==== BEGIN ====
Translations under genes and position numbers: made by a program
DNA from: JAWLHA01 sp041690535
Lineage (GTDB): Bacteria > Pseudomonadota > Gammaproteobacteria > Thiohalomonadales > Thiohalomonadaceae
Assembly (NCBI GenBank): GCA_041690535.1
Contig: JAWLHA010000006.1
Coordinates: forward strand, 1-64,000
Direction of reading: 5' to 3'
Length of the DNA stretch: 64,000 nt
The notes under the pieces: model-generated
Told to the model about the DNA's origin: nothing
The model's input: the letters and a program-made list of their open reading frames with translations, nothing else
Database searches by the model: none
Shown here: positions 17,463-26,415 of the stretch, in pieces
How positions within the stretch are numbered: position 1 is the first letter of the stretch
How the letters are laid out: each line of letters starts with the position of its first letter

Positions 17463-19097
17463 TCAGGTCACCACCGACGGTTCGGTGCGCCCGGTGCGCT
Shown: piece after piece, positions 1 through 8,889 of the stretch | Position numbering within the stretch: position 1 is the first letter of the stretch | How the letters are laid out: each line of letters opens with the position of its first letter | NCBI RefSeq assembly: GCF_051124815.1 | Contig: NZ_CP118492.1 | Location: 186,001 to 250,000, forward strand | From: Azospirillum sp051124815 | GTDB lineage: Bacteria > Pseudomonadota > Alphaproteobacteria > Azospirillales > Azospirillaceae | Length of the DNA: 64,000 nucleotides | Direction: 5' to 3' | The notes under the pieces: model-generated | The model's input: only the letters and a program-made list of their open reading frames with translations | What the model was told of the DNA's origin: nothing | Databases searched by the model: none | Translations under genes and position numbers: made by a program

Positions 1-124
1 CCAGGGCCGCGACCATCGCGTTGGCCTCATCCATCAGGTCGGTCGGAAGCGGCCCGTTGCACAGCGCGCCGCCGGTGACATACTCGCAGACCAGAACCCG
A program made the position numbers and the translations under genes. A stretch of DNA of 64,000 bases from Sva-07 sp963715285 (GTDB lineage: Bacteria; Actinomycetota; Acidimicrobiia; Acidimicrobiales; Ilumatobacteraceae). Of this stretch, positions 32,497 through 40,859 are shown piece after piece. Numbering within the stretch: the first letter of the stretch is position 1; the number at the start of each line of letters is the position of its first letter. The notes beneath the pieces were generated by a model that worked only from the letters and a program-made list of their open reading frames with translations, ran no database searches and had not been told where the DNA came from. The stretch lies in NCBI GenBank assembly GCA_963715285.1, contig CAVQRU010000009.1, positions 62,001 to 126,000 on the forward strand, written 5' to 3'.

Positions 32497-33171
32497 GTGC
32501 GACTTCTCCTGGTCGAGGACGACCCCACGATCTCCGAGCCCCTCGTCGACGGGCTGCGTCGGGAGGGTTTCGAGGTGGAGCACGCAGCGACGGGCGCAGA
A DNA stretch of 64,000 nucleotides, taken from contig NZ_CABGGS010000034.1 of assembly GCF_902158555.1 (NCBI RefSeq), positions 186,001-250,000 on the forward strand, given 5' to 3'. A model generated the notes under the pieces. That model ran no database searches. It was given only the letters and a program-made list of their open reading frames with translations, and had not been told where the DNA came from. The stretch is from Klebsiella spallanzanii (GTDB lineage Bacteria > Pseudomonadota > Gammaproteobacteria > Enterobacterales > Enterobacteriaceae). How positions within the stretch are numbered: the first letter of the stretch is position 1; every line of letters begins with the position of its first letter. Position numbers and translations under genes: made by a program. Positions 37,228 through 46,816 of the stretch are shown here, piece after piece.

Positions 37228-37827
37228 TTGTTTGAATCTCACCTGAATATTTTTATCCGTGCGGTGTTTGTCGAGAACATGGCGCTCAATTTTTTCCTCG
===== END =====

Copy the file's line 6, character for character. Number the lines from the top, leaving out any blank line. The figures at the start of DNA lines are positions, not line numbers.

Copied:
Coordinates: forward strand, 1-64,000